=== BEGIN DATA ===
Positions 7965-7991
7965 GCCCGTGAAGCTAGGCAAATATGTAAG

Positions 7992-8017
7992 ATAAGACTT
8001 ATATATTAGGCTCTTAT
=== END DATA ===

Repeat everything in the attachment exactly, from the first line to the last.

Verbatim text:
Positions 7965-7991
7965 GCCCGTGAAGCTAGGCAAATATGTAAG

Positions 7992-8017
7992 ATAAGACTT
8001 ATATATTAGGCTCTTAT